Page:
The second lesion of acne after the blackhead is the papule or pustule.  For this, targeting the bacteria on the skin decreases the number of red bumps and pustules.  Decreasing bacteria can be accomplished by washing the face regularly.  Often, this is not enough.  Topical medications on the skin for reducing bacteria include topical antibiotics lotions, creams, or gels and benzoyl peroxide agents.  While the benzoyl peroxide medications are available over-the-counter, the topical antibiotics require a prescription.  In addition to antibiotics, there are other more novel medications for acne such as Aczone (topical dapsone) which works on the bacteria and may affect the inflammation, too.

 

Sometimes the inflammatory component of acne includes too many pustules and deep-seated red, painful, bumps.  For this, topical antibiotics and retinoids are not enough.  This is the time that dermatologists add oral antibiotics.  While the antibiotic pills no doubt decrease the bacteria on the skin, they also work from the inside out to lessen the inflammation and swelling in the skin.  This decreases the number of the so called “underground” pimples and the pus bumps.

 

There are other oral medication options for treating hormonal acne.  For females whose acne seems to flare with menses or is tied to their monthly cycle, managing the hormones can help get the acne in balance.  This can be done using oral contraceptive pills to even the hormone levels.  This can also be done using spironolactone.  This medication is classically used for blood pressure.  In lower doses, though, it works to block the steroid hormones that are promoting acne.  

 

For individuals that struggle with scarring, deep cystic acne unresponsive to the topicals and oral antibiotics, isotretinoin can be a game changer. This medication is commonly known by the brand name, Accutane.  This medication is an oral retinoid, which means it is derived from Vitamin A.  It is much stronger than the topical retinoids.  A typical course of Accutane is five months in duration.  Because this medication has potential side effects – most importantly it can cause birth defects if females are or become pregnant while taking it – it must be monitored carefully.  Patients on Accutane must have blood work done every month and are seen in clinic monthly.  This medication is not for everyone, but it is an amazing game changer for the patients that need it.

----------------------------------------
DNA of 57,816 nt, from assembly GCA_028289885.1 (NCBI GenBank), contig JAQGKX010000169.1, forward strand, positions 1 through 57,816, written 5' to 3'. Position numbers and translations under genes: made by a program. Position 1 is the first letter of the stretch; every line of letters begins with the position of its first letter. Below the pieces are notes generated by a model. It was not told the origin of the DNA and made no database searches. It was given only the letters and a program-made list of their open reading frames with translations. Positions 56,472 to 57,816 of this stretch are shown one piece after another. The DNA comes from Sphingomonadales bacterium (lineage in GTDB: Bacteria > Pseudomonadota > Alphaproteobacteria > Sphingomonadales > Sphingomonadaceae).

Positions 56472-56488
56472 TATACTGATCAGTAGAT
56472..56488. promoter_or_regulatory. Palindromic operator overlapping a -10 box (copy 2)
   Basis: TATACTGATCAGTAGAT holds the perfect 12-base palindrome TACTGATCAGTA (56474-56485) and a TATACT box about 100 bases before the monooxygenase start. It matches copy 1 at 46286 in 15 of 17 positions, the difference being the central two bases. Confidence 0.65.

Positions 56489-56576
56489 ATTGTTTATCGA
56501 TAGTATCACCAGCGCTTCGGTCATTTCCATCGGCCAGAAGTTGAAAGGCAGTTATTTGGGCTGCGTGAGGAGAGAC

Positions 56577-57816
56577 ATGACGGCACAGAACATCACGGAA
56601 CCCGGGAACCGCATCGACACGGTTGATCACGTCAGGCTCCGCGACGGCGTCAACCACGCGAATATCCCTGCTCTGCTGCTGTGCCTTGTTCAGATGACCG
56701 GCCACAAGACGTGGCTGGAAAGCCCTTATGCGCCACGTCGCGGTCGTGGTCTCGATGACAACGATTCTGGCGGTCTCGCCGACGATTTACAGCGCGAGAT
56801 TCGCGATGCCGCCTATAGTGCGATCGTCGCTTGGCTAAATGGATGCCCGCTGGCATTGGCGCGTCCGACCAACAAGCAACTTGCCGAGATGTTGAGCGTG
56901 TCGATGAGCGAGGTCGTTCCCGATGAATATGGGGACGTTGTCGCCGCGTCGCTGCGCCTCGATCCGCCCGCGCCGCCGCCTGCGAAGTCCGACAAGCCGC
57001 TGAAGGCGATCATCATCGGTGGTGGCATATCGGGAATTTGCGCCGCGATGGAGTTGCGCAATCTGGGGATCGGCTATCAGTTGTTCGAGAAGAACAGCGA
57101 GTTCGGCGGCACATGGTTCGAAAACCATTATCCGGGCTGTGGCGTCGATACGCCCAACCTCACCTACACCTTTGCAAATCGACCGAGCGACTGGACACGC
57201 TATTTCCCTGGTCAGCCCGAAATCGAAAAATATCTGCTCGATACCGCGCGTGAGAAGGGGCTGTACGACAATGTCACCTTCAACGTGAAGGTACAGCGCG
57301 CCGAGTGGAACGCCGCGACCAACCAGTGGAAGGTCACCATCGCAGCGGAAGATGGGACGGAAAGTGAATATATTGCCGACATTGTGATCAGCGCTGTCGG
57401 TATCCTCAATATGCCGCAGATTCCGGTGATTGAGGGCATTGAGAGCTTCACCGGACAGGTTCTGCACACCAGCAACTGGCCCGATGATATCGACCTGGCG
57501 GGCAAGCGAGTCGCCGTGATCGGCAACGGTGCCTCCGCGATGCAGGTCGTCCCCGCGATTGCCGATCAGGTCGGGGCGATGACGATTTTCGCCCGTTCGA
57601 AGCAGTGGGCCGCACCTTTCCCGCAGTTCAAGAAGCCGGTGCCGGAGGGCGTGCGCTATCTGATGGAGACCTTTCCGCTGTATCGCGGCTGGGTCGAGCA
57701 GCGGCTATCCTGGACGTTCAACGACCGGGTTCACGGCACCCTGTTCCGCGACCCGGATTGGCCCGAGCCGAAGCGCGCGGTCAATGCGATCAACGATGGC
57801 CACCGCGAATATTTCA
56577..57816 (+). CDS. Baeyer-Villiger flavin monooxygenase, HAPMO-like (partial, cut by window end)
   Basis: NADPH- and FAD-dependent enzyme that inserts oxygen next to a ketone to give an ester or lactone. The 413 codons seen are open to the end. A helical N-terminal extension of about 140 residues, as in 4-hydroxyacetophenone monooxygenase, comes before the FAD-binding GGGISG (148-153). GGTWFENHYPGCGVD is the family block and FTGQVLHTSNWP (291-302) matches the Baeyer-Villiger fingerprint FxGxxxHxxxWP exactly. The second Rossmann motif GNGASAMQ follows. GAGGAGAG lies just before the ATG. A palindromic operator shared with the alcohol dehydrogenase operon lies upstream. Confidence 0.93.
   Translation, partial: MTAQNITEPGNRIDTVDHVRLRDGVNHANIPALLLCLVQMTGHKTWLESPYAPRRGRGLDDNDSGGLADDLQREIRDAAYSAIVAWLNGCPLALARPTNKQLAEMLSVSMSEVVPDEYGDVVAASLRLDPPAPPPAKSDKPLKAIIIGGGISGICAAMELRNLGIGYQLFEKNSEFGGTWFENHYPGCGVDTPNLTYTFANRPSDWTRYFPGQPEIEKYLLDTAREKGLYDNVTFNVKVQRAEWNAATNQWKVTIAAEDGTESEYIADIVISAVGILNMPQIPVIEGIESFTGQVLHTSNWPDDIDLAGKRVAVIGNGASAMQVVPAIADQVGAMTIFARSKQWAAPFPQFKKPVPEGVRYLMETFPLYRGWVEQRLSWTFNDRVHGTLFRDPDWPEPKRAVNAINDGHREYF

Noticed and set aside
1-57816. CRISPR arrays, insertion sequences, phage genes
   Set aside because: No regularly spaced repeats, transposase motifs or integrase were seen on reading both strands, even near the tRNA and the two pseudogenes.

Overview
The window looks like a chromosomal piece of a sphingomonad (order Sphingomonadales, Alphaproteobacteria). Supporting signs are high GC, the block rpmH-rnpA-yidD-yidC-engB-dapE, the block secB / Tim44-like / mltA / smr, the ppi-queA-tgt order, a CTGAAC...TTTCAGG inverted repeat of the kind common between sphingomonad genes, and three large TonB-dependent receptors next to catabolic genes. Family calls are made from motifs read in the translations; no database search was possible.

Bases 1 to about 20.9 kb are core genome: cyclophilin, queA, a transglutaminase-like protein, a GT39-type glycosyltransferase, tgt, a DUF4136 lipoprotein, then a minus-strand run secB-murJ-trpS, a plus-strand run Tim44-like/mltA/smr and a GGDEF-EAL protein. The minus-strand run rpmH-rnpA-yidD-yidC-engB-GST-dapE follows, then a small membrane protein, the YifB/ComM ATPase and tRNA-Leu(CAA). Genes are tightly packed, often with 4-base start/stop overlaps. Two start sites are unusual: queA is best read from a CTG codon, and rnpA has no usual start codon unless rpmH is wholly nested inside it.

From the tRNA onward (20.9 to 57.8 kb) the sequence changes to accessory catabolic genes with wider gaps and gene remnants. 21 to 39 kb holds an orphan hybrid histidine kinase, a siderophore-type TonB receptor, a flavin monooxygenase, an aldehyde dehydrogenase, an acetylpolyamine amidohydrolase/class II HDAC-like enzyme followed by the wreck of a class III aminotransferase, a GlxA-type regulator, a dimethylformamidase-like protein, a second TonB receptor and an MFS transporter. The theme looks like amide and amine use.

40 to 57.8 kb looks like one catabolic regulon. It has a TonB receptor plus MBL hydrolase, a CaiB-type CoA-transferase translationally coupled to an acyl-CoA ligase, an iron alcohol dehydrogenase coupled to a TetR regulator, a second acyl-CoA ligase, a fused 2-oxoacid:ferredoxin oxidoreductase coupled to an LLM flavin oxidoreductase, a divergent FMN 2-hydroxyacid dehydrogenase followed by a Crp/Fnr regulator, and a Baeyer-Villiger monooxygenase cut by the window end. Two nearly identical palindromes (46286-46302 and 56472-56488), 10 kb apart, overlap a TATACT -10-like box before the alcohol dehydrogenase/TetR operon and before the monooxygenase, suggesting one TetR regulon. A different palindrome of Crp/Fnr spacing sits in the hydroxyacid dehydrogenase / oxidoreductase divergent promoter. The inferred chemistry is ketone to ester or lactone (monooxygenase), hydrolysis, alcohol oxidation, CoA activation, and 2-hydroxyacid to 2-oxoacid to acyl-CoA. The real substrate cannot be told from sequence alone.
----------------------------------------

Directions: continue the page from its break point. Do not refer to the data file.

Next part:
While medications play a major role in our battle against acne, we find that working with our aestheticians also helps acne to improve faster.  Our aestheticians offer an Acne Membership Program with special treatments including facials – especially Hyrdafacial MD; Laser Genesis treatments to decrease the redness and the bacteria on the skin; Clear and Brilliant laser treatments to allow medications to penetrate better; chemical peels with dermalplaning to exfoliate; and physical extractions to express difficult blackheads/comedones.

 

What Will thedermgirls Do for Your Acne?

When you come to see thedermgirls board-certified dermatologists at Associated Skin Care Specialists, we will examine your skin carefully.  This helps us to determine exactly what types of acne lesions you have.  We also will take a complete medical history, because sometimes other medical problems or medications can cause acne.  We will ask questions such as how do you care for your skin; what medications or treatments have you already tried; what has worked and what hasn’t worked.  It is important for us to know about your activities, too.  What sports do you play?  What kind of work do you perform?  Once we gather all the information, we will create a personalized plan to treat your acne, including skincare products, medications, and coordinating with our medically trained aestheticians.

Author
Jane Lisko, MD Dr. Lisko is a board-certified dermatologist. She has practiced at Associated Skin Care Specialists, PA in Eden Prairie, MN, and Fridley, MN, since 2001. Dr. Lisko specializes in skin cancer diagnosis and surgery, cosmetic dermatology, and laser surgery. She is married to Dr. Jeff Lisko, a gastroenterologist. Together they have four sons. When not working or spending time with her family, Dr. Lisko enjoys traveling, reading, exercising on her Peloton bike, and playing golf (poorly but with a smile!)